Iran and Israel, after the NIE
By Bill Berkowitz
A familiar clutch of hardliners in Israel and the United States are campaigning to diminish the impact of last year’s National Intelligence Estimate (NIE) on Iran, which concluded that Tehran had halted its efforts to build a nuclear weapon. Pundits and officials who were eager to see the Bush administration take military action against Iran now suggest that the NIE will force Israel to pursue that option alone. Read full story.
The sixth wealthiest person on Earth supports the Iraq War and opposes negotiations between Israel and Palestine. U.S. casino magnate Sheldon Adelson has donated millions to various causes, including hawkish Freedom’s Watch.
The Hudson Institute fellow favors assassination as a method of deterring Islamic radicals. Fred Thompson
The well-known Law & Order actor and former American Enterprise Institute fellow dropped out of the 2008 presidential contest in January after poor showings in early primaries.
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Re: John Isaacs, “Congress and National Security in 2007,” Right Web, December 28, 2007.
Thanks very much for John Isaacs’ update on Congress and nuclear-related issues. I’d like to offer two comments. First, in glossing Congress’ failure to stop the Iraq War, Isaacs writes as if the Senate’s ability to block legislation via the 60-vote mechanism and Bush’s veto threat were dispositive. As others have pointed out, all Congress would have to do is decline to introduce legislation to fund the war. There may be arguments on both sides of that procedure, but we shouldn’t speak or think as if it isn’t available. That lets Congress off the hook too easily.
Regarding missile “defense,” Isaacs writes as if the primary problem is the fact the so-called shield has not been made workable. However, I have read that missile “defense” can never hope to shoot down enough incoming missiles to be workable, and that the real purpose of the plan-understood by the United States and Russia but very hard for the public to hear about-is as a first-strike weapon: that the “shield” would facilitate effectiveness of a first-strike because it could conceivably (from the mad perspective in which this would play out) shoot down enough of a retaliatory strike to be effective, once a first-strike had disabled much of the target’s offensive capability. This seems to me plausible. I think it’s important to work it into the debate because a weapons system that simply hasn’t worked yet can be tested indefinitely, while one recognized as a first-strike system could generate more public opposition. Thanks again.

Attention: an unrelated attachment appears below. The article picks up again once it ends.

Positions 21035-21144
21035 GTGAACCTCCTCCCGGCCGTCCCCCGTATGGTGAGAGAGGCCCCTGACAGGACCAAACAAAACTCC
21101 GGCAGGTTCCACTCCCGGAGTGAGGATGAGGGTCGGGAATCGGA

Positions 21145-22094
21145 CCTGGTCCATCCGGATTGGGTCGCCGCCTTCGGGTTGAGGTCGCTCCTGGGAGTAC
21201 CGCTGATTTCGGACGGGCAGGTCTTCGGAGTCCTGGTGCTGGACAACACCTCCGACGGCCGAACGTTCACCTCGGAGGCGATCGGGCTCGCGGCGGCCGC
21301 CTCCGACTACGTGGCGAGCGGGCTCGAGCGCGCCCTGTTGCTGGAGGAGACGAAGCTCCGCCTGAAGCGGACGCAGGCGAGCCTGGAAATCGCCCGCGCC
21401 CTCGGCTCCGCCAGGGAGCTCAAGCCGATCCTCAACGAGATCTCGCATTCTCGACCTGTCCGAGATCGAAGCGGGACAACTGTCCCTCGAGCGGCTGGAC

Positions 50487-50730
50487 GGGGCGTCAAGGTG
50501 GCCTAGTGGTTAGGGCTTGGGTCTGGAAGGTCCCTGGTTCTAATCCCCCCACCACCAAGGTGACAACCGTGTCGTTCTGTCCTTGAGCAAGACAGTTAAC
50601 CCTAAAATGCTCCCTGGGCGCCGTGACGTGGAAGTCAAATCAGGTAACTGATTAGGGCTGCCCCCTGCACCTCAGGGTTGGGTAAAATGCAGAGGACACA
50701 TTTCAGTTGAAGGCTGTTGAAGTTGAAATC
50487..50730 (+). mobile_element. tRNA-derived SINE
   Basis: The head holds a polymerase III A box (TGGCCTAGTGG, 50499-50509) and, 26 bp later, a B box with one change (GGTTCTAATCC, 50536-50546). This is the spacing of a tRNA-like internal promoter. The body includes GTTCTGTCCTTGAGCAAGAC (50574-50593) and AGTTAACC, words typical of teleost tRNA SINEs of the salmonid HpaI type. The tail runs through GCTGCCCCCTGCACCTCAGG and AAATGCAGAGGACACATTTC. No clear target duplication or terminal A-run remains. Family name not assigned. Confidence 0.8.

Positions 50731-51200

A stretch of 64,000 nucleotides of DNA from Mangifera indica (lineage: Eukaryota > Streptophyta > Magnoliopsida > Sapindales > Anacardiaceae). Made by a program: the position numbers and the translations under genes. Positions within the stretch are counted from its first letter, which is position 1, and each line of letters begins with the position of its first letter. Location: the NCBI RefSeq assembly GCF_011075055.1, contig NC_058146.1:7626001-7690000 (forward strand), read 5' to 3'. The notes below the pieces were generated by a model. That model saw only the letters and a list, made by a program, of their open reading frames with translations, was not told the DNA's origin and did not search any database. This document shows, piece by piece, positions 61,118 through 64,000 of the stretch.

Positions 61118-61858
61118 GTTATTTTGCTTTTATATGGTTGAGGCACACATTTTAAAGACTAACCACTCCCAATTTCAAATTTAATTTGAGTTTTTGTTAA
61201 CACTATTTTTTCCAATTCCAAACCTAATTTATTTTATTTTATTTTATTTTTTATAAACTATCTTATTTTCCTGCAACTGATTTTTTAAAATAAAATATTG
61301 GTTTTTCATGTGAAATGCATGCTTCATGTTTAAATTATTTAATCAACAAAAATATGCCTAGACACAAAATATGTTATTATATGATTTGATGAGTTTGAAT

John Isaacs Responds
Robert Roth—thanks for your note. The only way we are going to stop the war is if 60 Senators are willing to vote for a deadline, or, more likely, a new president takes over in 2009 and ends it. You are technically correct that Congress could cut off funding immediately. However, the congressional votes have reflected the American public’s ambivalence about what to do next in Iraq. Sixty percent of Americans disapprove of the war in Iraq and support a timetable for withdrawal, but only 17 percent support removing all U.S. troops from Iraq as rapidly as possible, beginning now. A majority of Congress—including many Democrats—simply will not defund the war, reflecting the views of their constituents. Rather than denounce Democrats for not stopping the war, you might point the finger at us, the American people, who do not support an immediate end to the war, as well as all the groups working to end the war promptly that have not convinced the public to take that position.
As for the second question, I never have and never will believe in the concept of a first strike of nuclear weapons. That is the notion that either we, or the old Soviet Union, could fire many hundreds or thousands of nuclear warheads and be absolutely confident that we would destroy or even significantly limit another country’s retaliatory capacity. The same holds true for missile defense; there is no evidence that it ever was or ever will be so leak-proof that we could strike first with nuclear weapons and be confident that our missile defense will ward off sufficient retaliatory attacks to avoid devastation in return. Furthermore, submarine-launched nuclear missiles could not be disarmed in a first strike, since the United States could never find and destroy all Russian submarines simultaneously. Missile defense, even if perfectly operational, would not stop a retaliatory strike from submarines, which are capable of nearing the continental United States before attacking with hundreds of missiles per vessel. American and Russian nuclear arsenals have historically employed the strategic triad—land missiles, sea missiles, and bombers—to ensure this exact type of indestructible retaliatory capability, and missile defense will do nothing to change it. In short, a first nuclear strike is nuclear suicide for both the attacking and the retaliating countries.
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